Early last week, cities across Tennessee suffered devastating loss as a result of a storm system producing EF-2, EF-3 and EF-4 tornadoes. These tornadoes hit overnight, carving out a 160-mile path from West Tennessee, through Nashville, and on toward the Cumberland Plateau. Students and families across Tennessee have lost homes. Many residents are still without power. Nearly ten schools were damaged, including Tennessee State University, Donelson Christian Academy, and Mount Juliet Christian Academy.

Hundreds of people were transported to the hospital because of their injuries. Twenty-five lives were lost.

While we often talk about the ethical practices in our profession, this event has served as a reminder of all the thoughtfully compassionate ways that we serve our students and communities.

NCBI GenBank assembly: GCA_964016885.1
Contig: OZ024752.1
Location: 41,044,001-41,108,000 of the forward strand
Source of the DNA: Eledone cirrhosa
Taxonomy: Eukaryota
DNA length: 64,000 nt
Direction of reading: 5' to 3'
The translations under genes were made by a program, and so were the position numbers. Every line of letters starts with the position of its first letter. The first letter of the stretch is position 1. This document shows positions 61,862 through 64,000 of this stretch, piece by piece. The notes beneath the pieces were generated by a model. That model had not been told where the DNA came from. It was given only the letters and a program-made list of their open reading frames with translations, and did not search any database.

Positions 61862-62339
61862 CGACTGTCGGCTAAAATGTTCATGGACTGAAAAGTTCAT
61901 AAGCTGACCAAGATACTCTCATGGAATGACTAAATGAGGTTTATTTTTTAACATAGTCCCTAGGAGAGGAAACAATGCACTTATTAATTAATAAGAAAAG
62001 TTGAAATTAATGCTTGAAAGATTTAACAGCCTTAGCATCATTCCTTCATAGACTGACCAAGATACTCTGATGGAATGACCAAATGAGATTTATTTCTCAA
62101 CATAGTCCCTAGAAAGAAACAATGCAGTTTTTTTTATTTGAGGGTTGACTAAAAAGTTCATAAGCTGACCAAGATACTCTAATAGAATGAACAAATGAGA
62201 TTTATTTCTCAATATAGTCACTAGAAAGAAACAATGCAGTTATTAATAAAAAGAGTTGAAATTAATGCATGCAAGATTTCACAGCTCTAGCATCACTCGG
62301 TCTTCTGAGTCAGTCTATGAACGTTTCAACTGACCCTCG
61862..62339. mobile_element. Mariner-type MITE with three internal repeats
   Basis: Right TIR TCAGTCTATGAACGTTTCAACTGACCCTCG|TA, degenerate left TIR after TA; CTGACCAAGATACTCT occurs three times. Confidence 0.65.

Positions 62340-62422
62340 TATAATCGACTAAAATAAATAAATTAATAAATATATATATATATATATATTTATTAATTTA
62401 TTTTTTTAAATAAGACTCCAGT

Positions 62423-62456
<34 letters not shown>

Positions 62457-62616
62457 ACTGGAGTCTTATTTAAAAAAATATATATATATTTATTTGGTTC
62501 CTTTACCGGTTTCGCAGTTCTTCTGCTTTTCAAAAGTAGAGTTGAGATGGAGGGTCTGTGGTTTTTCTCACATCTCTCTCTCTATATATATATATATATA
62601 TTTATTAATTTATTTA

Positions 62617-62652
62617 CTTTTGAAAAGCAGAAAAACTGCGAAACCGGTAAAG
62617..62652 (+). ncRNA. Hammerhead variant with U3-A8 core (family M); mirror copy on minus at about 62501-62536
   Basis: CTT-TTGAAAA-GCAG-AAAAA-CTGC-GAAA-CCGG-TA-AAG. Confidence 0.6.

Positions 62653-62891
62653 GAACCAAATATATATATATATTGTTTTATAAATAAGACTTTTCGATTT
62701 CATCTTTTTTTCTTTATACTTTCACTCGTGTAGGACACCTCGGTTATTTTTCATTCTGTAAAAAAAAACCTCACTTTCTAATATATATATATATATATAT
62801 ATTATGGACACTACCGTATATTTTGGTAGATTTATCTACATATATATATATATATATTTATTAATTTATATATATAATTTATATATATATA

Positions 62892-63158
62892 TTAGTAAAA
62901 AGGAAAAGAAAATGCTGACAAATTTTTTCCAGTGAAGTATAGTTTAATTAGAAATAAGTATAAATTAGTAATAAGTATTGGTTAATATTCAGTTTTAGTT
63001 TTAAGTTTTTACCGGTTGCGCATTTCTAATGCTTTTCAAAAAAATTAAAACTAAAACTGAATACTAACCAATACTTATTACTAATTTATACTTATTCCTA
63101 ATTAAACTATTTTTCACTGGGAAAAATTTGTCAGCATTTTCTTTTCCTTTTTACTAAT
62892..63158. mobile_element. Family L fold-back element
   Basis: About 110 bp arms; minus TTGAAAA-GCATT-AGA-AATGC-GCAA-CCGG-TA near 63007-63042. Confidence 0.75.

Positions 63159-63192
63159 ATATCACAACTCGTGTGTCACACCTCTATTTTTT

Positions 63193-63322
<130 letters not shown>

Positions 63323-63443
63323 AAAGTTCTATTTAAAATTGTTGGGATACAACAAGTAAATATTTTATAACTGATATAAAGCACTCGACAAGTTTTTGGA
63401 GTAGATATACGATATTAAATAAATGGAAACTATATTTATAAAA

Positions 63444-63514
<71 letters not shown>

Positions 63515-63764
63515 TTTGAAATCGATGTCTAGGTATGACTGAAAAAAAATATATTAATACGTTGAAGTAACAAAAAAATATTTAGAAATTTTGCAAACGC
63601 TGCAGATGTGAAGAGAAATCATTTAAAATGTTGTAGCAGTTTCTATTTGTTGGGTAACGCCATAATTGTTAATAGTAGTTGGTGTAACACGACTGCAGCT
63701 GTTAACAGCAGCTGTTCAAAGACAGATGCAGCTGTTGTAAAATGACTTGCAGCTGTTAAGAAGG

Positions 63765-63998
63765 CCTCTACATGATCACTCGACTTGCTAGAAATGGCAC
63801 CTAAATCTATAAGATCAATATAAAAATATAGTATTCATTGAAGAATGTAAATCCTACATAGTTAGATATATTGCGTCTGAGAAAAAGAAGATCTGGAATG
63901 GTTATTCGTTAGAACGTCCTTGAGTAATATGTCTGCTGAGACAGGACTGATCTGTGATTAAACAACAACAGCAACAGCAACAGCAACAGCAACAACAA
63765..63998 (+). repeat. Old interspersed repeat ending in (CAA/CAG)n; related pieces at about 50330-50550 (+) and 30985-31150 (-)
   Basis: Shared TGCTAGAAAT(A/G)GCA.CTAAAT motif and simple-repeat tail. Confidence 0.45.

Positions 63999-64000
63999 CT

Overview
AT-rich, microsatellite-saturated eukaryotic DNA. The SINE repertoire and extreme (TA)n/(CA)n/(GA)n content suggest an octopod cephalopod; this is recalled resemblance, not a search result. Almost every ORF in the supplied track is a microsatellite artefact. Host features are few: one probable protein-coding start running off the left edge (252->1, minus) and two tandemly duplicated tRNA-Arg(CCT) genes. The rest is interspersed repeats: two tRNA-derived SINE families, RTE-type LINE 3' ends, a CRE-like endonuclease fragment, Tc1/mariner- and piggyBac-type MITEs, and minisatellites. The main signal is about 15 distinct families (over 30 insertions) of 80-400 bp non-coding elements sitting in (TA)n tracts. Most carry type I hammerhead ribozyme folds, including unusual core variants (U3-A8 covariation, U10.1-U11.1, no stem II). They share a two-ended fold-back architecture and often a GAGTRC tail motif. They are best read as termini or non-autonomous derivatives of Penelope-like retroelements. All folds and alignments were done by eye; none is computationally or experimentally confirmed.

“Look for the Helpers”

Over the past week, schools across Tennessee have stepped up to aid in the recovery efforts. East Nashville Magnet High School served as one of four emergency shelters in Nashville. Nashville Christian School students assisted in cleanup at Donelson Christian Academy. McGavock High School served nearly 500 hot meals to those displaced by the storm. Hume-Fogg students and staff cleaned yards across town. LEAD Academy students and counselors took inventory at donation centers, and then helped displaced families shop for the items they needed. Montgomery Bell Academy students helped families pack and move their belongings from damaged homes. Pearl Cohn Entertainment Magnet opened its doors to serve as a donation hub and resource center. Countless schools have collected food, toiletries, and other items. Colleagues from local CBOs have been “boots on the ground” volunteers for the most vulnerable members of our community.